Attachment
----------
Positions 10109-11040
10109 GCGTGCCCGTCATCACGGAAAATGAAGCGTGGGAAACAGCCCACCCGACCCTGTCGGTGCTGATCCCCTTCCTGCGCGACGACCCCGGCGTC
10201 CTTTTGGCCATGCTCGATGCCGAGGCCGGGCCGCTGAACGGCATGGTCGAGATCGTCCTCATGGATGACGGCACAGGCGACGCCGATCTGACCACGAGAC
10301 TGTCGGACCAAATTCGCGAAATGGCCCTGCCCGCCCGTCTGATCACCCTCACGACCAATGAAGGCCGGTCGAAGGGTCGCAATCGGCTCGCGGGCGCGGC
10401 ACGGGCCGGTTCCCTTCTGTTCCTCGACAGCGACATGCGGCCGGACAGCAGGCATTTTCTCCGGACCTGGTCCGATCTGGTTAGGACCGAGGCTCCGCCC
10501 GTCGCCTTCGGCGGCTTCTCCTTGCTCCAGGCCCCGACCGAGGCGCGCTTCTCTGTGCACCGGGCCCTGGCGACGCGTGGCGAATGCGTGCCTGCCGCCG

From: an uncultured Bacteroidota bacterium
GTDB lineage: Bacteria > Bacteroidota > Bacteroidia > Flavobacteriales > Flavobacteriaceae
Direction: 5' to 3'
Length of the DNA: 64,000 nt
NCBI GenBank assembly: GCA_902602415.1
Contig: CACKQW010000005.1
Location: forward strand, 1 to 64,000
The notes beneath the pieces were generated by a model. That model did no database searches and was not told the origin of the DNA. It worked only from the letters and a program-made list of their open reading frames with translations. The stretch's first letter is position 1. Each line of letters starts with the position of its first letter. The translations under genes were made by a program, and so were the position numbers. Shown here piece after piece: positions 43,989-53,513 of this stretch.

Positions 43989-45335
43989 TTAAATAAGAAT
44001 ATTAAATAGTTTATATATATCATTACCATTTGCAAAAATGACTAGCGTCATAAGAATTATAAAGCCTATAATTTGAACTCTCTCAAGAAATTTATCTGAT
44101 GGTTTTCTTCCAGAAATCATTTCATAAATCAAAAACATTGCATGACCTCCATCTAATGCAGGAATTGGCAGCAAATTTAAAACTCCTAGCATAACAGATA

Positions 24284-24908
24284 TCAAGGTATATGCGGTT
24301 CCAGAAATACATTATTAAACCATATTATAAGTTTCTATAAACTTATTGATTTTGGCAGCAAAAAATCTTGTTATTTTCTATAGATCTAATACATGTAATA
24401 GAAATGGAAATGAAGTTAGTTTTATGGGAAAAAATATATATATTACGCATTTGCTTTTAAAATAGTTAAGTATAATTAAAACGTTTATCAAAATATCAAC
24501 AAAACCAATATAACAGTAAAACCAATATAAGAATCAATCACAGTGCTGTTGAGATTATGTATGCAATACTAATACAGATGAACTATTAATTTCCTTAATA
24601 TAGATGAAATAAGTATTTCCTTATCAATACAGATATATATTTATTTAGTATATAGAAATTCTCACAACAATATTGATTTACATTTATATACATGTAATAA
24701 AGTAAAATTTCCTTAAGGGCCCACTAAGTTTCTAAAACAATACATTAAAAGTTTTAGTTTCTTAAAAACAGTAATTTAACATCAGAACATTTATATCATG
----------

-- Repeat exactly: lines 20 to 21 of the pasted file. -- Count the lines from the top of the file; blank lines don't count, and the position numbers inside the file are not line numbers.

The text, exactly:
24284 TCAAGGTATATGCGGTT
24301 CCAGAAATACATTATTAAACCATATTATAAGTTTCTATAAACTTATTGATTTTGGCAGCAAAAAATCTTGTTATTTTCTATAGATCTAATACATGTAATA